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Texas oil and gas companies can engage in a variety of procedures as part of their exploratory process before they drill an oil and gas well. One such procedure is seismic testing or a seismic survey. Seismic testing is a process that results in an image of the subsurface of property. The kind of seismic testing done most often in Texas uses a “thumper truck” which contains a large plate in the center of the truck that is thumped on the ground. The shock waves emanating from the thumping result in data that can be collected digitally and result in a map of the subsurface. Seismic testing can also be done by drilling shot holes into the ground, placing dynamite into the holes and then covering the holes over. When the dynamite is set off, the sound waves from the explosions generate data that, when collected, result in a map of the subsurface.

If you own the surface and the minerals, and you have not executed an oil and gas lease for the minerals, you do not have to allow seismic testing. However, if you sign an oil and gas lease, or if you don’t own the minerals and the mineral owner has signed an oil and gas lease, many leases allow for seismic testing. Of course, if you own the minerals and are signing an oil and gas lease, it may be important to limit or eliminate any right by the lessee to do seismic testing when you are negotiating the terms of that lease.

If a seismic test is going to be performed, it’s important to educate yourself about the test. Don’t sign the permit the testing company gives you. Instead, negotiate a permit that provides protections for the property. Things to consider include (but aren’t limited to):

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In a case last year before the Texas Supreme Court, BPX Operating Co. v. Strickhausen, 629 S. W. 3d. 189 (Tex. 2021), the Court addressed whether the acceptance of royalty checks by a lessor constituted a ratification of the oil company’s pooling of the leased premises in violation of the anti-pooling clause in the lease.

Margaret Ann Strickhausen signed and oil and gas lease with BPX Operating that specifically prohibited pooling without the express written consent of the lessor. BPX sent her a ratification of pooling which she refused to sign. BPX pooled her property anyway. BPX continued to send her royalty checks, totaling over $700,000, which she deposited. BPX claimed that Ms. Strickhausen had therefore impliedly ratified the pooling of her property.

The Supreme Court stated: “Ratification is the adoption or confirmation by a person with knowledge of all material facts of a prior acts which then did not legally bind him and which he had the right to repudiate”.  In this case, there were a number of objective facts which indicated that Ms. Strickhausen did not agree with or consent to the pooling and that she accepted the royalty checks believing that these were the royalties she was entitled to without the pooling taking place. The Court further stated that “ratification is not a game of ‘gotcha’ ” and ruled that the lessor’s acceptance of royalty checks under these circumstances was not a ratification of the pooling by the BPX.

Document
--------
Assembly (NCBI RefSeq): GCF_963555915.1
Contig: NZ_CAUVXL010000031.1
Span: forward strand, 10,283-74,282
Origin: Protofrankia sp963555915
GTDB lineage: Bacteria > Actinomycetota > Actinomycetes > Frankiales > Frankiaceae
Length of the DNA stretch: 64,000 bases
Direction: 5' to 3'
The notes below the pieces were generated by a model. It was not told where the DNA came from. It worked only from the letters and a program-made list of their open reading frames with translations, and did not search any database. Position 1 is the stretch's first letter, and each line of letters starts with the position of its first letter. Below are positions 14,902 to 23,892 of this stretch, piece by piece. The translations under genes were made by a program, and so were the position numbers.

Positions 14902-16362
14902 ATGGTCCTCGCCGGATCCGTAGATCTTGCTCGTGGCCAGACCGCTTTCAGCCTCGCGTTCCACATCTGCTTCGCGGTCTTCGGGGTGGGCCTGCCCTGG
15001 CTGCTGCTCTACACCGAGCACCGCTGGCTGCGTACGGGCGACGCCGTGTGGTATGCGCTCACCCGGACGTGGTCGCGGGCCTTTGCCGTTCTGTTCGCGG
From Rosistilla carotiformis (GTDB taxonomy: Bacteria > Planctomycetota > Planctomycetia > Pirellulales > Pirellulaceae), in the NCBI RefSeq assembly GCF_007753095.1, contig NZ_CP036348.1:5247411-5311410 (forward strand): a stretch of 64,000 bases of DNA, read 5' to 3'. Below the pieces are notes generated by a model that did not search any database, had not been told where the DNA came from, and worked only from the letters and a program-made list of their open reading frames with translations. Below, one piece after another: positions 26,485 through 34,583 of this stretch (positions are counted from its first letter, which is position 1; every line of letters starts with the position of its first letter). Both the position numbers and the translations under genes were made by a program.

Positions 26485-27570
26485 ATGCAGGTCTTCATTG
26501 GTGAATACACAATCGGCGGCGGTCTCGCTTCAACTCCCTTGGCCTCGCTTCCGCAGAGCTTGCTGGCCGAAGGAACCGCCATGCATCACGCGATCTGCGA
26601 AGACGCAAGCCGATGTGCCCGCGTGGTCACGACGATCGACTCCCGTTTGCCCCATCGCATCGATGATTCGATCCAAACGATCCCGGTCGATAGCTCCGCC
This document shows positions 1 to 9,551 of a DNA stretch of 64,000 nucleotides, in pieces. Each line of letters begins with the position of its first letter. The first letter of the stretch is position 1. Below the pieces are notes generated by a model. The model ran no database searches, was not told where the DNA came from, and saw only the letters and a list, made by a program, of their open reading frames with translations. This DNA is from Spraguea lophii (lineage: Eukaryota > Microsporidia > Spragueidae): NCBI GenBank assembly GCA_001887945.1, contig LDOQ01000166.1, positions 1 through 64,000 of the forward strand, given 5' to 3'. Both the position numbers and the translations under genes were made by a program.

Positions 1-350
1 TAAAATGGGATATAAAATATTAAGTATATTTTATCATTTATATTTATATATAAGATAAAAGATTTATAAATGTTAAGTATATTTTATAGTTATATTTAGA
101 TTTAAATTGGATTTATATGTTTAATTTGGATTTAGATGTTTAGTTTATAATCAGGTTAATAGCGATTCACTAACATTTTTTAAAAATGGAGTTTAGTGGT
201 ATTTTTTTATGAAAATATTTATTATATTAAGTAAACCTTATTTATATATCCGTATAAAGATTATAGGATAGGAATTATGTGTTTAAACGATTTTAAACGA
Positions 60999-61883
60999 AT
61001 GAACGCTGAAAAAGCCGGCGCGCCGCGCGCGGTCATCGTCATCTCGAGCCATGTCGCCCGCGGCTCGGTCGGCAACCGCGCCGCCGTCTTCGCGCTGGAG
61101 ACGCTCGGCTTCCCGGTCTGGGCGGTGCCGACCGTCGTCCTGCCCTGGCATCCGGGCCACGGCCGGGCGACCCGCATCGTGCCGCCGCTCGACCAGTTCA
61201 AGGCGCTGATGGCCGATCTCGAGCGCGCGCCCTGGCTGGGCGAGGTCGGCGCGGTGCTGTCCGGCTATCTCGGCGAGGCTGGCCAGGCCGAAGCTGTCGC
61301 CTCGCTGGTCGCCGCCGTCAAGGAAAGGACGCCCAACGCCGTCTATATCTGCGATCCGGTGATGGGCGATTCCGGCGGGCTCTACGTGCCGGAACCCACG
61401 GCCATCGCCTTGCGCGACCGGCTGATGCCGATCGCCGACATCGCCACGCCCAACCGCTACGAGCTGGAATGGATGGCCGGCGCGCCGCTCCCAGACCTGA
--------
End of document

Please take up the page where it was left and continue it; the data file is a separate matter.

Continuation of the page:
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I get complaints weekly from Texas homeowners who have problems with the solar panels they have had installed on their roof or with the company that installed the panels.

Of course, there are good companies that install solar panel systems. There are also a number of others that are not honest and that you would not want to deal with. Here are some thoughts about how to approach a potential solar panel installation contract for your home that may help you avoid the bad guys:


  1. First, please go online and educate yourself about the problems with solar panels. One article that discussed some of the issues can be found here.
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The Texas Supreme Court recently issued its long-awaited opinion in Terrance J. Hlavinka et al v. HSC Pipeline Partnership, LLC, —S.W.3d— (Tex. May 27, 2022). There were two important issues in this case: (1) whether a pipeline company transporting polymer-grade propylene can be a common carrier with condemnation authority under Texas Business Organizations Code Section 2.105 and (2) whether a property owner may testify during condemnation proceedings about recent arms’-length transactions with other pipeline companies as evidence of the current highest and best use of the property in determining the market value of the new easement.

The Court held that Section 2.105 does grant condemnation authority and that polymer-grade propylene is a qualifying product under that section. That makes sense since propylene is a petroleum by-product. The Court also held that one of the conditions for eminent domain, that the pipeline will be a common carrier for public use, is a legal question for a court to decide, and is not a fact question for the jury.

Finally, the Court held that “a property owner may testify to arms’-length sales of easements to other pipeline companies as evidence of the condemned property’s highest and best use”. (The trial court had excluded this evidence).

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The American Society of Farm Managers and Rural Appraisers recently published its “Texas Rural Land Value Trends” for 2021. According to its website “Chapter members from all the regions of Texas provide data to develop the annual market study.” The study is a good source for current land values, leasing rates and even hunting lease rates. You can download a copy of the study without charge at the ASFMRA website.

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The Texas Supreme Court recently decided a case involving a covenant to protect against drainage. In Rosetta Resources Operating, LP v. Martin, the Court considered several issues, one of which was whether the covenant had been triggered by language in the addendum to the oil and gas lease.